by Bonnie Finnerty, Education Director
It was the Spring morning I’d been longing for. Brilliant sunshine embraced me as I stepped outside with my freshly-brewed coffee, observing the green wave of new life that creeped over my backyard.
As I strolled beyond the cultivated garden beds, I spotted the unexpected. Beyond the back fence, amidst last season’s decomposing yard debris, perched at the foot of a withered woodpile, was a magnificent singular white hyacinth.
This lone bulb must have been accidentally uprooted last year and transplanted to a less than ideal home, the wildly overgrown woods where we dump clippings and weeds.
Yet, somehow that bulb found just enough light, warmth, and nourishment to produce a majestic flower that filled me with joy by its very existence. I thought it more beautiful than any other flower in my yard. It not only survived, it thrived, and it was all the more glorious for the contrast it provided to its own barren and bleak surroundings.
It was a little metaphorical signpost from our Creator, a reminder of both the potential and resiliency of life, especially human life. How many of us have been thrown into less than ideal circumstances, and yet managed to survive? How many of us were born into such a situation?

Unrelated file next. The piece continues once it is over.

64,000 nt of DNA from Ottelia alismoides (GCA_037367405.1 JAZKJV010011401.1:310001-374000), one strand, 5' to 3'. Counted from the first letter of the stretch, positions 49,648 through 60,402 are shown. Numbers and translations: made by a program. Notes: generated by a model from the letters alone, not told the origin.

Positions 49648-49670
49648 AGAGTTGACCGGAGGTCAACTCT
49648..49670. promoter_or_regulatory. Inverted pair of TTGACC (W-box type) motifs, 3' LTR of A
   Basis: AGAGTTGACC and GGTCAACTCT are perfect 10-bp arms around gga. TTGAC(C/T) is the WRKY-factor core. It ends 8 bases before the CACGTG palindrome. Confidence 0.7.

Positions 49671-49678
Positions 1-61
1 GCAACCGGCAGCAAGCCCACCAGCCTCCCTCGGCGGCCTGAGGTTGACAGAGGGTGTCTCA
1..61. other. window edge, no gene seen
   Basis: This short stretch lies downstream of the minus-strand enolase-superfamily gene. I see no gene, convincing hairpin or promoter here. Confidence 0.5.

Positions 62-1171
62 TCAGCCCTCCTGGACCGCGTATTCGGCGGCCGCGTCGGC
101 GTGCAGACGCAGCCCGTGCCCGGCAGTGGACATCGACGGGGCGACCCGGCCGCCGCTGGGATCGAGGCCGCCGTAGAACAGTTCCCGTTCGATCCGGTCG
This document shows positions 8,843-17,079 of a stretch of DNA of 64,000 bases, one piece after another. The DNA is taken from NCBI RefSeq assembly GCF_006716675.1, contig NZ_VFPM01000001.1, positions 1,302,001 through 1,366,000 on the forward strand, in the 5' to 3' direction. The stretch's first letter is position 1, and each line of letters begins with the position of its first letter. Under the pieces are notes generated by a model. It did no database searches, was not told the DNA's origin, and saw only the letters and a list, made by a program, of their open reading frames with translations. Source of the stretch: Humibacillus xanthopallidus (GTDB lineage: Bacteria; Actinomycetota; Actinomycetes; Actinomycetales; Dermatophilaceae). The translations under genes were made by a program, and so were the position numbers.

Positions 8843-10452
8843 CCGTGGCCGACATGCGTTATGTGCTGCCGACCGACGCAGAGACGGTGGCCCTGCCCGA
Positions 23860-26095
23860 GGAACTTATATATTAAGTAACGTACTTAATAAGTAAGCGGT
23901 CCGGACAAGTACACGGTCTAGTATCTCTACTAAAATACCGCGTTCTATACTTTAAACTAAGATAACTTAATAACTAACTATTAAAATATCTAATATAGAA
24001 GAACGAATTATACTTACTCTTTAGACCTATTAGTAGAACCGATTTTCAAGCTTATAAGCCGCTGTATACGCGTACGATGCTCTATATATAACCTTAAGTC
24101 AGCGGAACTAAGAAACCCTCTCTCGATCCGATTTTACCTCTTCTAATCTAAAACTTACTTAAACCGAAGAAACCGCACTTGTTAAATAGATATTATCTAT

Our society mistakenly leads us to believe that we can only welcome new life at the ideal time, in the ideal place, with the ideal partner. And when any of those conditions are not met, some believe that it is better for everyone’s sake, including the child’s, to reject that budding life so full of potential and resiliency. How many babies are aborted every single day, never being given any chance at life because circumstances are perceived to be less than ideal?
When a young woman faces an unplanned pregnancy, she is uprooted into an unfamiliar world that she can find frightening. It can be difficult to see past the present moment of fear and uncertainly. Thrown into rocky soil, she may be unsure if she can become rooted again and provide for herself and her child.
But nature itself reflects the buoyancy of the human spirit, the untold potential, the possibilities that can be.
Let us be that society that provides enough light, warmth, and nourishment that envelopes her as she brings forth new life. Let us help her look beyond the imperfect situation of the present moment and envision the hyacinth that might be awaiting. Let us say with our lips and show with our actions this simple but often forgotten truth: that in less than ideal circumstances, beauty can still bloom, life can still blossom, and the world made infinitely better for it.